The Origin of the Great Bear and Lesser Bear Constellations

If you have a child who is interested in the stars, point them to this video. If you’re teaching ancient Greece to an elementary class, this may be helpful. If you like to share legends from different cultures, this video may interest you as well. The script is below. You are free to use it in any noncommercial venture without permission as long as the author is credited. Please contact the author before using any part of the script or video in any commercial venture.

The Legend of the Constellations Ursa Major and Ursa Minor

MY NEW VIDEO FOR FUN AND EDUCATION. Simplified story of Callisto’s unfortunate experience with Zeus and Hera resulting in a new constellation. The Greek legend of the creation on the constellations The Great Bear (Ursa Major) and the Lesser Bear (Ursa Minor) told with graphics. Ages 4 and up.

THE SCRIPT

The Legend of the Constellations Ursa Minor and Ursa Major

by Bonnie Ferrante

CHARACTERS:

  1. Hera, wife of Zeus
  2. Zeus, king of the gods
  3. Poseidon, ocean god
  4. Tethys, goddess, ocean god’s wife
  5. Callisto, beautiful woman
  6. Arcas, son of Callisto
  7. Chorus

CHORUS: In ancient Greek theatre, a chorus told the story. The men wore brown masks and the women wore white. Their stories were filled with gods and goddesses and unfortunate humans caught up in all of their drama. This is the story of constellations but it is also a story of jealousy and vengeance. The Big Dipper is not only a constellation by itself, but it is also part of the Great Bear, called Ursa Major. This is the tragic story of the Great and Lesser Bear and how they can into being.

HERA: Zeus, for a king of the gods, you certainly don’t do much.

ZEUS: Hera, my wife, why can’t you find something to amuse yourself?

HERA: My husband, come and do something with me.

ZEUS: I want to relax. I like to watch the beings below. Join me.

HERA: You should concentrate more on Mount Olympus, our home of the gods. The mortals below are nothing to us.

(Exit Hera CL.)

ARCAS: Mother, can I kill the deer by myself?

ZEUS: Who is teaching this boy to hunt?

CALLISTO: Not yet, Arcas, my son. We will fire together.

ARCAS: You never miss, Mother. I won’t either.

CALLISTO: There is nothing crueler than letting a wounded animal escape. If two people shoot, we have twice the chance of killing it quickly.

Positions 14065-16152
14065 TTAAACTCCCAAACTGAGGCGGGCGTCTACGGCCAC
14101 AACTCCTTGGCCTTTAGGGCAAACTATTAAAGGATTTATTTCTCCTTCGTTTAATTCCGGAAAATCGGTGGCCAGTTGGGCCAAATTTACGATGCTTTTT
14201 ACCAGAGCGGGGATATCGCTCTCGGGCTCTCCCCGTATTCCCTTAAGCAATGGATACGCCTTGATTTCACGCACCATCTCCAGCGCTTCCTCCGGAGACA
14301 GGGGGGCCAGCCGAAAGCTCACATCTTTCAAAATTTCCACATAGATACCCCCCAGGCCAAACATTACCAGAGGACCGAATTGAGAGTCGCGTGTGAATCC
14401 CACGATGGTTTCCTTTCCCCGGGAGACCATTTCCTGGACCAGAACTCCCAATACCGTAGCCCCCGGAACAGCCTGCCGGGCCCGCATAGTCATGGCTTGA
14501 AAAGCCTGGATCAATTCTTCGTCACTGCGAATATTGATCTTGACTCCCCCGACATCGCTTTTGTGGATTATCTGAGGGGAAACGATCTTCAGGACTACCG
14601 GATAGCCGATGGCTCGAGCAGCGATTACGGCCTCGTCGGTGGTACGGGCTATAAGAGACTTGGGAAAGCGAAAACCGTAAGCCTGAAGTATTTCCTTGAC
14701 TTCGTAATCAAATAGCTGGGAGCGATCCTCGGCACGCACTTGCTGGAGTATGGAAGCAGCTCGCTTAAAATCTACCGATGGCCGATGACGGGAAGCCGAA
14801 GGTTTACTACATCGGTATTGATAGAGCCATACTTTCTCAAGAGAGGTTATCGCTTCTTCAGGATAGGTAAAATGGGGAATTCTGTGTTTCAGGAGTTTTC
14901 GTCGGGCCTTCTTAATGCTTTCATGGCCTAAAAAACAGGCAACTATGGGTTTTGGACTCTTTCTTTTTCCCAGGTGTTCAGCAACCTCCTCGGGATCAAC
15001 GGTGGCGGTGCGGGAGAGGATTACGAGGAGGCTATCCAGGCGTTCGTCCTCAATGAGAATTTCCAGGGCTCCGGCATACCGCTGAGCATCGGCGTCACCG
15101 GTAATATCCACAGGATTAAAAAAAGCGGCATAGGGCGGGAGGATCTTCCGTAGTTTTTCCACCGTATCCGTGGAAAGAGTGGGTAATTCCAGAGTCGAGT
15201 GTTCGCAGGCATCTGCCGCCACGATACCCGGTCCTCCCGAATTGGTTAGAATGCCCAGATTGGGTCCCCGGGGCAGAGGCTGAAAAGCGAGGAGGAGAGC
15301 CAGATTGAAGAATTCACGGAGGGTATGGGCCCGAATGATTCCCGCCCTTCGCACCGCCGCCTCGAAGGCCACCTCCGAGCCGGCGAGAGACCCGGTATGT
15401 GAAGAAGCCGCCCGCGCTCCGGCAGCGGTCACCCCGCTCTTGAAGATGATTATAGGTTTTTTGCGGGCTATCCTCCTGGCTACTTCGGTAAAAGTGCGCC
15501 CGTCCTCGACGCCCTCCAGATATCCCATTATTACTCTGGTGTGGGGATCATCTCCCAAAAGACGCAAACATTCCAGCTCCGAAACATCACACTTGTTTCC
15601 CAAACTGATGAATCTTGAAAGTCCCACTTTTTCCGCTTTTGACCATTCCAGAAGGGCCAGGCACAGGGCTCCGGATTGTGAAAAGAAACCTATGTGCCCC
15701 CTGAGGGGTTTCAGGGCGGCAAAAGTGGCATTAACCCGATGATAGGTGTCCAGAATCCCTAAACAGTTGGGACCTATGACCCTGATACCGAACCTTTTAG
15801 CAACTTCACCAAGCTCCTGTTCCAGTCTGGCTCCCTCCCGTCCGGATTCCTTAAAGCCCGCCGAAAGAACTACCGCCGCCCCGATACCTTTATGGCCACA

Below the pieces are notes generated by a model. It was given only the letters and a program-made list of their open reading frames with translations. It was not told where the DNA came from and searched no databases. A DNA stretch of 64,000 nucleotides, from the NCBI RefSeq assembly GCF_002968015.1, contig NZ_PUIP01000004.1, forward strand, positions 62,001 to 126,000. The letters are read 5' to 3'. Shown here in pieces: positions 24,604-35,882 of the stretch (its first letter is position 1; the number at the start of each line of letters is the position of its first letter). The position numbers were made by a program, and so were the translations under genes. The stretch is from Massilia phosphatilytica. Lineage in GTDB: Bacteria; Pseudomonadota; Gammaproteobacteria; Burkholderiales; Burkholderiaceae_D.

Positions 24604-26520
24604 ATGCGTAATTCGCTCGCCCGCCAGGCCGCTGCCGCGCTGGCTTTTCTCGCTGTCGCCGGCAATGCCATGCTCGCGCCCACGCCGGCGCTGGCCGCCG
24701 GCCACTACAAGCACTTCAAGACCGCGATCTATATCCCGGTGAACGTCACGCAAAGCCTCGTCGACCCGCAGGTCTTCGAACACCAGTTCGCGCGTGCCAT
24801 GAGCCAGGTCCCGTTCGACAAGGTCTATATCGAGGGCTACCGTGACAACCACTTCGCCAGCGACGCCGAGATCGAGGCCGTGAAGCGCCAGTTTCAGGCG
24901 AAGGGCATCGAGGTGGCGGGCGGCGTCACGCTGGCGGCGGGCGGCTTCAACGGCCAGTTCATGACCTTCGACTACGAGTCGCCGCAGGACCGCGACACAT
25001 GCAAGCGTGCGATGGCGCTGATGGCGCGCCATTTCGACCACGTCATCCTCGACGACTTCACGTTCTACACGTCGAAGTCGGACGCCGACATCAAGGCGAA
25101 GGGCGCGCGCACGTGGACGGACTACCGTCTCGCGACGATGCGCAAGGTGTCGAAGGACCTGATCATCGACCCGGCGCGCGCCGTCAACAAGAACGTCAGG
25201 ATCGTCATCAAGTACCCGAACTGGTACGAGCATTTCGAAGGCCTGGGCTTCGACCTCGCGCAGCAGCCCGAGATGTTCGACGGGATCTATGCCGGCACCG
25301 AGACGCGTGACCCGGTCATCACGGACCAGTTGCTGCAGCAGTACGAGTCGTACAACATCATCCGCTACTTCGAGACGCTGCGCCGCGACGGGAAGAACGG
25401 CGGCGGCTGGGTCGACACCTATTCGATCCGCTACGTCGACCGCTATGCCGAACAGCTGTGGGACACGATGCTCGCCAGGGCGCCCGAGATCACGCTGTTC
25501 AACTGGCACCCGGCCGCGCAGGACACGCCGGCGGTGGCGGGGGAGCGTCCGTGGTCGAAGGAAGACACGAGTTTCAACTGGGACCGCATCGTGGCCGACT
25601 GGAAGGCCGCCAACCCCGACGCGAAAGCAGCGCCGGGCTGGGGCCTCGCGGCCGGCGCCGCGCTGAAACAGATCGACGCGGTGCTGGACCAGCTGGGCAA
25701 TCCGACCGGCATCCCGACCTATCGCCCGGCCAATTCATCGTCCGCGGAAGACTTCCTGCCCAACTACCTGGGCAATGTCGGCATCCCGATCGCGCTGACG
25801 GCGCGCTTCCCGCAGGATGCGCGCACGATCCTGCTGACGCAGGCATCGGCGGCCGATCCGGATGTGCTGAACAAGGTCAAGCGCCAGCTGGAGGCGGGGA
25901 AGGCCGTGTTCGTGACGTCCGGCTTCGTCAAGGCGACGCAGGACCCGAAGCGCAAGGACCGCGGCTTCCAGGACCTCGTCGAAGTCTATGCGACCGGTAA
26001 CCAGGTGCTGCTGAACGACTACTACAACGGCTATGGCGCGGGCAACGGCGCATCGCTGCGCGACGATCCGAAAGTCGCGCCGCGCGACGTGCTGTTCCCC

CHORUS: Zeus became fascinated by Callisto. He disguised himself so he could get to know her. When he was not down below, he spent the rest of his time watching her from Mount Olympus.

ZEUS: I can’t stop thinking about Callisto. I want to be with her all the time.

HERA: What did you say? You’ve been with her! Do you love this mortal woman?

ZEUS: Yes, I do. She is so beautiful, so graceful.

HERA: I will put a stop to this.

ZEUS: I forbid you to kill her.

HERA: I have more imagination than that. (She leaves the mountain and approaches Callisto.) Callisto! Callisto!!

CALLISTO: Yes, great goddess.

HERA: Your beauty and grace, of which my husband speaks so tenderly, will be gone forever.

CHORUS: Using her powers, Hera changed Callisto into a bear.

HERA: In order to make you truly suffer, I will leave you with human feelings. You will be a miserable woman trapped in the body of a bear.

CHORUS: Poor Callisto roamed the forest day and night in constant fear. She was completely alone. She did not understand the other bears.

CALLISTO: I am so frightened. Human hunters think I am a bear and try to kill me. I cannot talk like a human anymore. I am a beast, yet I am afraid of the other animals too.

(Enter Arcas )

ARCAS: A bear! I will shoot it.

CHORUS: Callisto recognized her son, Arcas. She was so happy to see someone she knew that she stood up on her hind legs to hug him.

ARCAS: It is attacking! I will kill it with my spear just like my mother taught me.

ZEUS: I must not let Arcas kill his own mother, but I cannot break the spell my wife has set.

CHORUS: Zeus left Mount Olympus and appeared in the forest below.

ZEUS: My only hope is to turn Arcas into a bear as well.

CHORUS: He cast a spell turning Arcas into a bear.

(Arcas is changed into a bear. Callisto goes to him and comforts him.)

ZEUS: As long as they are in the woods, they will be in danger from hunters. I must send them to safety.

CHORUS: Zeus pulled the bears into the sky by their tails. Callisto became Ursa Major, the Great Bear. Her son, Arcas, became Ursa Minor, the Lesser Bear.

HERA: How dare Zeus give those two an honored place in the sky? I cannot undo his magic, but I can get help. Poseidon! Tethys!

CHORUS: Poseidon was the god of the ocean and Tethys was his  wife.

TETHYS: Hail, great goddess.

POSEIDON: Praise to the queen of Mount Olympus.

HERA: Tethys, Poseidon, I want you to help deliver justice to a mortal woman thinks she is equal to the gods.

TETHYS: Of course, Your Greatness. No mortal woman should challenge us.

HERA: Put these two bears in a pen so that they may never wander. I want them caged and kept away from everyone.

POSEIDON: As you wish great queen. We will cast a spell to ensure they never leave our sight.

TETHYS: They will be not be able to go below the horizon.

CHORUS: So Tethys and Poseidon never allowed the bears to disappear below the horizon as other constellations do.

CHORUS: To this day, both the Lesser Bear, Ursa Minor, and the Great Bear, Ursa Major, are held high in the sky near the Pole Star. The Pole Star, also called Polaris, is the last star in the Lesser Bear’s tail or in the dipper’s handle. It is also the brightest. Sailors and explorers used the Pole Star to navigate because it remains fixed. So, whenever you look at Ursa Major and Ursa Minor, remember the Greek legend of the unfortunate Arcas and Callisto.

Bonnie Ferrante: Books For All Ages

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